Study Abroad: Ecuador/Galapagos Islands

This Maymester, thirteen students led by Drs. Don Champagne and Kelly Carruthers, spent almost three weeks in Ecuador and the Galapagos Islands learning about insect diversity, ecology, Ecuador’s history and culture, evolutionary biology in the Galapagos, and much more! Our trip began with a cable car (Teleférico) ride up a volcano to see the high-elevation ecosystem at over 12,900 feet above sea level, above the tree line. In the afternoon, we toured the historic district of Quito including the Pre-Colonial Museum. The next day we began with a visit to Intinan, a museum located directly on the equator, followed by a stop at the Pululahua Geobotanical Reserve, a late lunch and tour at Yunguilla where we learned about sustainable ecotourism economies and traditional foods, and finally, we arrived at Maquipucuna, a biological reserve and lodge that was home base for the next eight days.

Kelly Carruthers
Kelly Carruthers Academic Professional Associate

At Maqui, we made daily and nightly hikes to build our insect photo collections and explore the differences between the primary and secondary cloud forest, the effect of elevation change, and more. Every night we used black-lighting to sample insects in different microhabitats. We also made day trips to learn about coffee and chocolate production, visit a butterfly garden, explore the forest canopy from zip lines, and more! After that, we spent another day in Quito where we toured the Instituto Nacional de Biodiversidad (INABIO) and learned about efforts to document Ecuador’s amazing biodiversity.

Then, on to the Galapagos! First, we flew to San Cristobal, the easternmost island in the archipelago, where we toured the Galapagos National Park interpretation center, and saw abundant sea lions, marine iguanas, and much more. The next day we snorkeled at Kicker Rock, where we saw hammerhead sharks, many sea turtles, and other abundant and diverse marine and avian fauna. Next, we flew to Isabella Island, where we kayaked across a lagoon to see a penguin rookery, we visited an amazing volcanic landscape where we were also able to snorkel and observe turtles, rays, and a baby shark nursery. So many sharks! We also hiked up a volcano, Sierra Negra, where we learned about ecological succession and the effects of elevation, and observed the 3rd (or maybe 4th) largest volcanic caldera in the world.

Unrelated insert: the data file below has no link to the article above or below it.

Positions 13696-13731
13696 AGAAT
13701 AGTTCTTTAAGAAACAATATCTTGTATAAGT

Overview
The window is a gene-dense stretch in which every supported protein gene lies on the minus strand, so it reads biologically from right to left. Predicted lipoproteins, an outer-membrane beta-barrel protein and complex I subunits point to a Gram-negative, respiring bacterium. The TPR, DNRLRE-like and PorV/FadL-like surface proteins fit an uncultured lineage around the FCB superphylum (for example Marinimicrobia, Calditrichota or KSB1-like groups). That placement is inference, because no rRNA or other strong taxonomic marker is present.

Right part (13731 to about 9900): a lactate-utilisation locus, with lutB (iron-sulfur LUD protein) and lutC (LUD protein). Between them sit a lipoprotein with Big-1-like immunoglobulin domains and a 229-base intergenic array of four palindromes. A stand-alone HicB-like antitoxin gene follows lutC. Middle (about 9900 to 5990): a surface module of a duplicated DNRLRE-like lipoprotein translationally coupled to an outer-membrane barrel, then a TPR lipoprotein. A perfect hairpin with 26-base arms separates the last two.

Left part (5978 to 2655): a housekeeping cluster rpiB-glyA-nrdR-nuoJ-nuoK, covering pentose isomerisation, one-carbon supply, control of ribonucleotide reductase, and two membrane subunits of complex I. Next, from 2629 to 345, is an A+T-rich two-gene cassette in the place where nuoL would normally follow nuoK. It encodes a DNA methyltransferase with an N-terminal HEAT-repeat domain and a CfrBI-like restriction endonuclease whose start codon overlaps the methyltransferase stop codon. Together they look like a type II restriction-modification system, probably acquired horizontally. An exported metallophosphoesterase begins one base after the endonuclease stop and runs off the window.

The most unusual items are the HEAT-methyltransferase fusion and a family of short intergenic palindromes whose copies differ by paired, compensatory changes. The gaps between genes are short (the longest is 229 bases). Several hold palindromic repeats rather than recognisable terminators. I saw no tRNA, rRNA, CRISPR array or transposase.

Finally, we headed to Santa Cruz Island, where we had an excellent guided tour of the Charles Darwin Research Center and enjoyed a lecture on invasive species, especially a blood-feeding fly that is threatening ground-nesting birds throughout the islands. We then visited a ranch in the highlands that has a high natural concentration of giant Galapagos tortoises. With at we were done, flying back to Quito the next morning and then on to Atlanta, arriving very early (5:30 AM), tired but filled with our amazing experiences.

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Study Abroad: Stream in Ecuador
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